With Lewis leading the way, Baltimore (12-6) will head to New England (13-4) this Sunday night for a chance to advance to the Super Bowl.
“He definitely can play multiple more years, but I think he understands that it’s time to move on,” defensive tackle Haloti Ngata said. “It’s just great to see him play at a level that I don’t think a lot of linebackers can be doing now. I’m just humbled and definitely lucky, I guess, to play with someone like that.”
Lewis can’t cover a fleet running back or tight end in the same fashion as years ago, but he compensates for that shortcoming with extensive film study and by taking the most advantageous pursuit route. And if there’s a tackle to be made, more often than not Lewis is going to be the one to put that player on the ground.
That, more than his motivational speeches, are what makes him so valuable to the Ravens.
“Ray’s played well. That’s the most important thing. He still can play,” coach John Harbaugh said. “He’s been playing his heart out for 17 years. He’s a top linebacker in the game right now. He’s made a difference for us.”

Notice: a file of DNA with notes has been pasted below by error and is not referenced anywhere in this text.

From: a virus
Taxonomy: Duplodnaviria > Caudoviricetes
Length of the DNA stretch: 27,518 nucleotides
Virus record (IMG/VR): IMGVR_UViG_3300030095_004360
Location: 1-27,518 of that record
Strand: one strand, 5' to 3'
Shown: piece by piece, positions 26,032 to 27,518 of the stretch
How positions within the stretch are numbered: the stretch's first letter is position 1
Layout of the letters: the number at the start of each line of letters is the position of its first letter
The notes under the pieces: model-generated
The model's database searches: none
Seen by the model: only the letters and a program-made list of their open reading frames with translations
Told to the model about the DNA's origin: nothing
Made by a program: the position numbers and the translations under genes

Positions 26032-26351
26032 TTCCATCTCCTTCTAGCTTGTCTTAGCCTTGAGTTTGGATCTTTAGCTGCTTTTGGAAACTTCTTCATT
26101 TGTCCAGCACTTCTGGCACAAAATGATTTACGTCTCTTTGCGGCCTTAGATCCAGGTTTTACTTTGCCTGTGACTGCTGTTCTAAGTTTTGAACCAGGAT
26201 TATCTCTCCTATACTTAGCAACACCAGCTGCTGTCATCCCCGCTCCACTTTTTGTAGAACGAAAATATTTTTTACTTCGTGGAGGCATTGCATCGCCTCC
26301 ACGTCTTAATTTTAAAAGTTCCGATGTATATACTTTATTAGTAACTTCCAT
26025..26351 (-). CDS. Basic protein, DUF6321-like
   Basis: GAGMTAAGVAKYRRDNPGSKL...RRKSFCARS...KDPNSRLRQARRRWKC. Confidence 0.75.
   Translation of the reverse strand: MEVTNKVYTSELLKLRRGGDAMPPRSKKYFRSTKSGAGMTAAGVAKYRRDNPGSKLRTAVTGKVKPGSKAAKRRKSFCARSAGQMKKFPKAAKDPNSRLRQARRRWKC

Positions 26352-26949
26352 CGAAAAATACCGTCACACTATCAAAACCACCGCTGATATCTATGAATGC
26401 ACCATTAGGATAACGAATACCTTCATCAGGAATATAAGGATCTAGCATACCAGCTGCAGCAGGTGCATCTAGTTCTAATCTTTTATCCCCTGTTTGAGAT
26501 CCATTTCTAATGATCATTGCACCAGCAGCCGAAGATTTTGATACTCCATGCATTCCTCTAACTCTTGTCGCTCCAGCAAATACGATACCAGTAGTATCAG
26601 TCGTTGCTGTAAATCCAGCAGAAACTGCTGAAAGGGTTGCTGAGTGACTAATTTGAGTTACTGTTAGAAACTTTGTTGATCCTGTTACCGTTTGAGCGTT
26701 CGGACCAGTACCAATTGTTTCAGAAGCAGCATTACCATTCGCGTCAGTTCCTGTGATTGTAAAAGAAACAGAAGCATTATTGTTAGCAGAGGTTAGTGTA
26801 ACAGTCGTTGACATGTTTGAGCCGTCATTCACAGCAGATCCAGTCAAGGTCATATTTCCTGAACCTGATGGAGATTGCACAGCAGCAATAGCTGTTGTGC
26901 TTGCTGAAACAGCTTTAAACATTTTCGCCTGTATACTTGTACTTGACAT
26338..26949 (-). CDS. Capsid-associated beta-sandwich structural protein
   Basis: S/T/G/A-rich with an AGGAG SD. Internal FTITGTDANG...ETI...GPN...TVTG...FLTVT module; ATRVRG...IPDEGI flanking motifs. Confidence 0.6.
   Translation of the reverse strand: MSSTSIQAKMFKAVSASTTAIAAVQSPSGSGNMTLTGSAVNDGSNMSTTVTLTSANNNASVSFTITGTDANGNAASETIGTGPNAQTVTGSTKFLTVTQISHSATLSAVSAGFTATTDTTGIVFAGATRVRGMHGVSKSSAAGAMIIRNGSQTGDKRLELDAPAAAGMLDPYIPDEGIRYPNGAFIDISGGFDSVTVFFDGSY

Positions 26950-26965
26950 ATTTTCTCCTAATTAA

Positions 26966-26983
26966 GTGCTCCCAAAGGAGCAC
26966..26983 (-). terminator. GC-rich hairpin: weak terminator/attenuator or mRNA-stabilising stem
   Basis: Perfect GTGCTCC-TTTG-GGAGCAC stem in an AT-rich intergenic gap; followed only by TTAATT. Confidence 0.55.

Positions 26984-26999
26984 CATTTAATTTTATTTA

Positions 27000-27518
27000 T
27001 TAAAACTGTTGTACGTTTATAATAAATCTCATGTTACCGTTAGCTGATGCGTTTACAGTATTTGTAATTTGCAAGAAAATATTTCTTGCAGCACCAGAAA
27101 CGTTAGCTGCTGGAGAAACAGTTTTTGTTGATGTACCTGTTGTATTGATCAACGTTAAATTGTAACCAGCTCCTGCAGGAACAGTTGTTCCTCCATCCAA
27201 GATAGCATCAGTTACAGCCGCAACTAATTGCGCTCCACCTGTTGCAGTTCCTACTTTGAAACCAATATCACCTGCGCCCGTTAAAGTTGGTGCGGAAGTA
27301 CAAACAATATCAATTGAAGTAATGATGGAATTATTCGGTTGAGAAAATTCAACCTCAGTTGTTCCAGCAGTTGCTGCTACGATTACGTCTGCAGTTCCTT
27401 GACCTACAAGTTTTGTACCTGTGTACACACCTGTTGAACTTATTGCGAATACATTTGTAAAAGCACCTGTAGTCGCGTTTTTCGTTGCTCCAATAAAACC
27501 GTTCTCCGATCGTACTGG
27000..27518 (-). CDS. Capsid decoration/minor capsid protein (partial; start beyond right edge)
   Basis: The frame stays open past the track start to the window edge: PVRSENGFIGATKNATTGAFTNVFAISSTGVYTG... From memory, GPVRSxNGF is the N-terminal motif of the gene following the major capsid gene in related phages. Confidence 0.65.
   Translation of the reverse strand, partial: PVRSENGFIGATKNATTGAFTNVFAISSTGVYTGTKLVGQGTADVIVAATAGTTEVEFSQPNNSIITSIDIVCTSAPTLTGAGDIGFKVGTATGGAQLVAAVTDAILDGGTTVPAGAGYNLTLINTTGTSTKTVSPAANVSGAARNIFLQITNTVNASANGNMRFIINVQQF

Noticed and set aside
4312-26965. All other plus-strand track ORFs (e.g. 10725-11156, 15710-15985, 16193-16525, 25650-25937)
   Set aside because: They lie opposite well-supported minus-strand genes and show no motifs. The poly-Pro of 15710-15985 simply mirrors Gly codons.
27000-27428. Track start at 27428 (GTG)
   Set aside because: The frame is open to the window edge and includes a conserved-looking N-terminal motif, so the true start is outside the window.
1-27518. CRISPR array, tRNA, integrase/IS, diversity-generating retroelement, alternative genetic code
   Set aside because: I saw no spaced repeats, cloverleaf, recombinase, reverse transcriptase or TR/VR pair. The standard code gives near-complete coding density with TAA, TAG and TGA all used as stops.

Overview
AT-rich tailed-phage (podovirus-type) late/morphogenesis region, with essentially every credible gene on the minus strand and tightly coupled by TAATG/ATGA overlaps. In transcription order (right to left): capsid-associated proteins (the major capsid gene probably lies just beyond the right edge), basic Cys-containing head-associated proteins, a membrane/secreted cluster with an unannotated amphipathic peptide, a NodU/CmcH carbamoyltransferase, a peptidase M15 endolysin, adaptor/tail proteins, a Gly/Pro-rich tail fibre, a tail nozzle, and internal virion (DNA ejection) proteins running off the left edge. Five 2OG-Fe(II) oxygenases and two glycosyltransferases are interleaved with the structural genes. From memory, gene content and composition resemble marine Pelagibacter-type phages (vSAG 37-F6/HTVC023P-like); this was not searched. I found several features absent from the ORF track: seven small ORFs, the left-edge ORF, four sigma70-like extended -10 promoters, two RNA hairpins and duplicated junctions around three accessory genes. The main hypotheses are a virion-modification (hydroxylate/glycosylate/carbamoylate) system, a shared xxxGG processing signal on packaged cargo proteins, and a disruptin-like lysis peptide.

Lewis has no desire to hang around the NFL until some coach has no choice but to cut him, and he isn’t going to pull a Brett Favre, who followed a magnificent career in Green Bay with forgettable stints with the New York Jets and Minnesota Vikings.
In the future, when someone thinks of Ray Lewis’ career in the NFL, they’ll recall a 13-time Pro Bowl star who played only for the Ravens and with unyielding energy and resolve.
“He’s changed the game,” Patriots special teams star Matthew Slater said. “I think he’s been kind of a once-in-a-lifetime, once-in-a-generation type player. I have a tremendous amount of respect for him and what he’s accomplished in his career. As a fan of the game, and I fancy myself a historian of the game also, so (I have) all the respect in the world for him.”